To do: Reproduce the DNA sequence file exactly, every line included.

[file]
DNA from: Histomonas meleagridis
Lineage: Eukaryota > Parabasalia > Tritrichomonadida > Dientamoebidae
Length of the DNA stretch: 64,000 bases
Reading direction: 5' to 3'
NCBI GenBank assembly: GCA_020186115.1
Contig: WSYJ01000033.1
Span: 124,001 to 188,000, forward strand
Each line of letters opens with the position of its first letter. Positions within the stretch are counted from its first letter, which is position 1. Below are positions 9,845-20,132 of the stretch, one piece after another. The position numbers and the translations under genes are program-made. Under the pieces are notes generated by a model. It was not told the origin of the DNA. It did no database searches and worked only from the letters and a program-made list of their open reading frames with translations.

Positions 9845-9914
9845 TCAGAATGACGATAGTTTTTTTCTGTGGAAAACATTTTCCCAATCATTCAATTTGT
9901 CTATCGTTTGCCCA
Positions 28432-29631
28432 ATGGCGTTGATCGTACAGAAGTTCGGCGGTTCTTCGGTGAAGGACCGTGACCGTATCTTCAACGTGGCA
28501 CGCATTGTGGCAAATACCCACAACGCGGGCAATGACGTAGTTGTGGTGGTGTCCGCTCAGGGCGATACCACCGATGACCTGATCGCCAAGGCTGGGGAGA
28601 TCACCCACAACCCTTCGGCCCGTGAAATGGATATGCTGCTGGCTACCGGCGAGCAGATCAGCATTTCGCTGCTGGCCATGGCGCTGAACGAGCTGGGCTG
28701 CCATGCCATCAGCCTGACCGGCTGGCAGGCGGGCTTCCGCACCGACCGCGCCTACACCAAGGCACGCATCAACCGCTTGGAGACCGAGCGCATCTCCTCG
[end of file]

DNA from: Histomonas meleagridis
Lineage: Eukaryota > Parabasalia > Tritrichomonadida > Dientamoebidae
Length of the DNA stretch: 64,000 bases
Reading direction: 5' to 3'
NCBI GenBank assembly: GCA_020186115.1
Contig: WSYJ01000033.1
Span: 124,001 to 188,000, forward strand
Each line of letters opens with the position of its first letter. Positions within the stretch are counted from its first letter, which is position 1. Below are positions 9,845-20,132 of the stretch, one piece after another. The position numbers and the translations under genes are program-made. Under the pieces are notes generated by a model. It was not told the origin of the DNA. It did no database searches and worked only from the letters and a program-made list of their open reading frames with translations.

Positions 9845-9914
9845 TCAGAATGACGATAGTTTTTTTCTGTGGAAAACATTTTCCCAATCATTCAATTTGT
9901 CTATCGTTTGCCCA
Positions 28432-29631
28432 ATGGCGTTGATCGTACAGAAGTTCGGCGGTTCTTCGGTGAAGGACCGTGACCGTATCTTCAACGTGGCA
28501 CGCATTGTGGCAAATACCCACAACGCGGGCAATGACGTAGTTGTGGTGGTGTCCGCTCAGGGCGATACCACCGATGACCTGATCGCCAAGGCTGGGGAGA
28601 TCACCCACAACCCTTCGGCCCGTGAAATGGATATGCTGCTGGCTACCGGCGAGCAGATCAGCATTTCGCTGCTGGCCATGGCGCTGAACGAGCTGGGCTG
28701 CCATGCCATCAGCCTGACCGGCTGGCAGGCGGGCTTCCGCACCGACCGCGCCTACACCAAGGCACGCATCAACCGCTTGGAGACCGAGCGCATCTCCTCG